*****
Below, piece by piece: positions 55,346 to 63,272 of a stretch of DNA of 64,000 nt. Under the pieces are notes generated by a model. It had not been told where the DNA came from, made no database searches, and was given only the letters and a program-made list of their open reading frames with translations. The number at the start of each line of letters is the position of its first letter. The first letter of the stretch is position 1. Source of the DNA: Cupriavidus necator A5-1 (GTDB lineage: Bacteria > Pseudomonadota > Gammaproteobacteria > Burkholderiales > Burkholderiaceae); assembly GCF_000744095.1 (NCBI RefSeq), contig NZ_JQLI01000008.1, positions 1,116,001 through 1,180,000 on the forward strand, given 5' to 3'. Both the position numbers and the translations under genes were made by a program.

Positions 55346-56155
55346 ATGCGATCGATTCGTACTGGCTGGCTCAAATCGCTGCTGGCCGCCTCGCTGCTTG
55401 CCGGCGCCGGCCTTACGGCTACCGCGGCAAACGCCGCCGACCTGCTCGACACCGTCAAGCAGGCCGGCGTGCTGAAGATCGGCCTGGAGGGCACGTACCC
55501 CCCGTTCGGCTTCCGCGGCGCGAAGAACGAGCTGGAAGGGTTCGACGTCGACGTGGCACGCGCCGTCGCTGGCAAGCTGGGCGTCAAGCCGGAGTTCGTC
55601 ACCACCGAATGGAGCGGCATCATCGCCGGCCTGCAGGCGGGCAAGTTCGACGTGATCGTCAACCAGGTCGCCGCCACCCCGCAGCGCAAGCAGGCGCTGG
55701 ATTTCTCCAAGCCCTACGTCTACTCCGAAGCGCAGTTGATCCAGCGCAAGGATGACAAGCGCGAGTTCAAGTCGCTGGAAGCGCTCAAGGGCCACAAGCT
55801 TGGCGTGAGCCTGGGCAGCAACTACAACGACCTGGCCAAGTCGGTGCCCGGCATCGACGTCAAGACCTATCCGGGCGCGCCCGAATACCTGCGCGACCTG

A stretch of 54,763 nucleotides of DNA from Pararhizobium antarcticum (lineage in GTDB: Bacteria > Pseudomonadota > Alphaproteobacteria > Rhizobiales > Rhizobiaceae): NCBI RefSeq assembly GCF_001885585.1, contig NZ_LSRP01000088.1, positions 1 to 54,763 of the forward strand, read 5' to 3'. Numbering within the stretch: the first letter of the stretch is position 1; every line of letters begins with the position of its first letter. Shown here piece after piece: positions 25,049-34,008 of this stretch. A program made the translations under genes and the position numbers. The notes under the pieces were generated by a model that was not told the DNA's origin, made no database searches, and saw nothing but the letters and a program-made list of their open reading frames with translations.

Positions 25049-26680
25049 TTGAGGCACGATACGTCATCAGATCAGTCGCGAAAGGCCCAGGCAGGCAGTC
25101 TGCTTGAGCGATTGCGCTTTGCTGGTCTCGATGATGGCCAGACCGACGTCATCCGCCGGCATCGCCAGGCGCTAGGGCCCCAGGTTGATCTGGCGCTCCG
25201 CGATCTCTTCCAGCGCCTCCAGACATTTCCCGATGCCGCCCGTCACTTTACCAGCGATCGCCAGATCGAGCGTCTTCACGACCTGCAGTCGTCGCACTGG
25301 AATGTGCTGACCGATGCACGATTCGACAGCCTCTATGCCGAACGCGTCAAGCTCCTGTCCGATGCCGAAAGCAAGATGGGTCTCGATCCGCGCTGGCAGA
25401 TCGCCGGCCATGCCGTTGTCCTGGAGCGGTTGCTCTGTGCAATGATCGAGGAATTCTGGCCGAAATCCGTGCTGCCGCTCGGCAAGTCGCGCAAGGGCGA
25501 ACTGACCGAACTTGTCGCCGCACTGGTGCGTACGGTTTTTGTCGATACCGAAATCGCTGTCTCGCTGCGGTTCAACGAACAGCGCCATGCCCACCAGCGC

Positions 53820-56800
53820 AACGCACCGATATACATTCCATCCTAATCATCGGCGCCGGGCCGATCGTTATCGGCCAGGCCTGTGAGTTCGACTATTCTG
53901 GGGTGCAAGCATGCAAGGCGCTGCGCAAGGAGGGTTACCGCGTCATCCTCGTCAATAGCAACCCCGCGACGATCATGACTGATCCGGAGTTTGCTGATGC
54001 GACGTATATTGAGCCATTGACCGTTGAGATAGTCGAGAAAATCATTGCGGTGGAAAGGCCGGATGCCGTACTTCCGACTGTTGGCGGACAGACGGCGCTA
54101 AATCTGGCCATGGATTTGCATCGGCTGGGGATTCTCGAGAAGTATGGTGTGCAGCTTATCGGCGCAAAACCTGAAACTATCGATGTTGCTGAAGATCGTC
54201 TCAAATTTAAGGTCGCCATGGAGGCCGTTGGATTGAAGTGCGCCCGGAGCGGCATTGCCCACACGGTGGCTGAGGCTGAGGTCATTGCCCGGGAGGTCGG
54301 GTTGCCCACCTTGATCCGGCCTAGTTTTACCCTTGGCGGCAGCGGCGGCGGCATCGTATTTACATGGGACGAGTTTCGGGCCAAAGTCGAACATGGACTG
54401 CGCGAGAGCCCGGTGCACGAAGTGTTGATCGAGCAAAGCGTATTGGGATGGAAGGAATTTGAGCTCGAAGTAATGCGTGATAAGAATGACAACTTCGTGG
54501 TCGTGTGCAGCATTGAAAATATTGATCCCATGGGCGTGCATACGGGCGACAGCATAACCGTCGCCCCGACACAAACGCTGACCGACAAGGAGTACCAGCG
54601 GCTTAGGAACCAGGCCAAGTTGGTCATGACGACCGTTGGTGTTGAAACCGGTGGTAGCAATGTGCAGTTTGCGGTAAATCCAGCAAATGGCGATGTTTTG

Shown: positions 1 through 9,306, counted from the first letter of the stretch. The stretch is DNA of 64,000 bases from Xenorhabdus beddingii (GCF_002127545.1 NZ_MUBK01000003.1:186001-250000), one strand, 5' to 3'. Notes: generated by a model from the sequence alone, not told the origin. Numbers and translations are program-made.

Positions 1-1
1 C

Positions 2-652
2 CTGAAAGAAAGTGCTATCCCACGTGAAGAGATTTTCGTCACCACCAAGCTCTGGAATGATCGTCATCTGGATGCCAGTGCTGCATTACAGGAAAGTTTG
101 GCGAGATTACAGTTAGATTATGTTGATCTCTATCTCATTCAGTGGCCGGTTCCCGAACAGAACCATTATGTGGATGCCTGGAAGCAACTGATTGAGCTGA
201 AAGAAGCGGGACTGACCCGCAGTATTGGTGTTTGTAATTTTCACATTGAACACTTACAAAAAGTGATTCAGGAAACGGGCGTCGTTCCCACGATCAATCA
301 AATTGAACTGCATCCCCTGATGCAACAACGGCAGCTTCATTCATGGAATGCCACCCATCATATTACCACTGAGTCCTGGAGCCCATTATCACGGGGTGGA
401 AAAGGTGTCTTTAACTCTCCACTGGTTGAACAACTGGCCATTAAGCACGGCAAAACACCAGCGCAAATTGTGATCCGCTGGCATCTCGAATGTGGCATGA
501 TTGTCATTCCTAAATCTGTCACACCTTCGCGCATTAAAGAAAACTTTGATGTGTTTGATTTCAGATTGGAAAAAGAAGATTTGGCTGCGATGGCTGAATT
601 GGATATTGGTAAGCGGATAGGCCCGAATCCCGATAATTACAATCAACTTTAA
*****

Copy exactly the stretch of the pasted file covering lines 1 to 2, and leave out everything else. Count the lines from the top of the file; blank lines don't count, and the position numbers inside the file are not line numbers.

Below, piece by piece: positions 55,346 to 63,272 of a stretch of DNA of 64,000 nt. Under the pieces are notes generated by a model. It had not been told where the DNA came from, made no database searches, and was given only the letters and a program-made list of their open reading frames with translations. The number at the start of each line of letters is the position of its first letter. The first letter of the stretch is position 1. Source of the DNA: Cupriavidus necator A5-1 (GTDB lineage: Bacteria > Pseudomonadota > Gammaproteobacteria > Burkholderiales > Burkholderiaceae); assembly GCF_000744095.1 (NCBI RefSeq), contig NZ_JQLI01000008.1, positions 1,116,001 through 1,180,000 on the forward strand, given 5' to 3'. Both the position numbers and the translations under genes were made by a program.

Positions 55346-56155